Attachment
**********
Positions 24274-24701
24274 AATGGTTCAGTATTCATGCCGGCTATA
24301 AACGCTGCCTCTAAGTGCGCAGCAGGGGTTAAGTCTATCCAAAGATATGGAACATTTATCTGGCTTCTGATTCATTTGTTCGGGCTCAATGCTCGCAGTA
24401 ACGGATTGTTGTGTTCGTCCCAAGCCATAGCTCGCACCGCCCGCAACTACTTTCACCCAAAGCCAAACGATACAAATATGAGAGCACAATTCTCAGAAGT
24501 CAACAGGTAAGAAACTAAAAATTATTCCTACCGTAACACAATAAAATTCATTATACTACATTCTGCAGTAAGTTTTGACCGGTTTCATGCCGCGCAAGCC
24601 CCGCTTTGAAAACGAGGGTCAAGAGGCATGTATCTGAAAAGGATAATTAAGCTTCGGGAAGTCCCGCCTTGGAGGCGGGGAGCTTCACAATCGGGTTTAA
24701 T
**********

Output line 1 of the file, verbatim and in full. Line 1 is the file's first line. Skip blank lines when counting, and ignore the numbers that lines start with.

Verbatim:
Positions 24274-24701